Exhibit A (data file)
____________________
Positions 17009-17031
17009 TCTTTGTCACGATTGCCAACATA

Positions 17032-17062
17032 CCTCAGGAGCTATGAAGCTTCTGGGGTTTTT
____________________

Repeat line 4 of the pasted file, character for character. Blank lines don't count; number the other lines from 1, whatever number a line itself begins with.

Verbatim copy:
17032 CCTCAGGAGCTATGAAGCTTCTGGGGTTTTT